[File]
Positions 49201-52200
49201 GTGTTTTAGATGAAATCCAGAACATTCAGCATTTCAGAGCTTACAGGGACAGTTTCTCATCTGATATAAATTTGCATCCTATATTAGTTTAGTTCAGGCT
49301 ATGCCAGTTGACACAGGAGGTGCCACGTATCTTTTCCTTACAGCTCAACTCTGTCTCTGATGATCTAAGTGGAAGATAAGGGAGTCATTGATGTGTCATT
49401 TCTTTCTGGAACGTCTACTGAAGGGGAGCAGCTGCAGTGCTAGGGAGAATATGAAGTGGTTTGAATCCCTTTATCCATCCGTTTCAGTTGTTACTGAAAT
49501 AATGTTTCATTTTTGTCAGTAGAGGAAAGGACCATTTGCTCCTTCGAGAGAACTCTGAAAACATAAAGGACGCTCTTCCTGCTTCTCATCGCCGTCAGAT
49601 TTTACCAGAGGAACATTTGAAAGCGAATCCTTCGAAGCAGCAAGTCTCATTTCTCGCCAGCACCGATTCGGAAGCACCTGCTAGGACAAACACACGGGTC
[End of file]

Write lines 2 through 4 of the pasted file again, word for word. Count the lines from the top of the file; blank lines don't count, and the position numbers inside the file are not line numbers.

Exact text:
49201 GTGTTTTAGATGAAATCCAGAACATTCAGCATTTCAGAGCTTACAGGGACAGTTTCTCATCTGATATAAATTTGCATCCTATATTAGTTTAGTTCAGGCT
49301 ATGCCAGTTGACACAGGAGGTGCCACGTATCTTTTCCTTACAGCTCAACTCTGTCTCTGATGATCTAAGTGGAAGATAAGGGAGTCATTGATGTGTCATT
49401 TCTTTCTGGAACGTCTACTGAAGGGGAGCAGCTGCAGTGCTAGGGAGAATATGAAGTGGTTTGAATCCCTTTATCCATCCGTTTCAGTTGTTACTGAAAT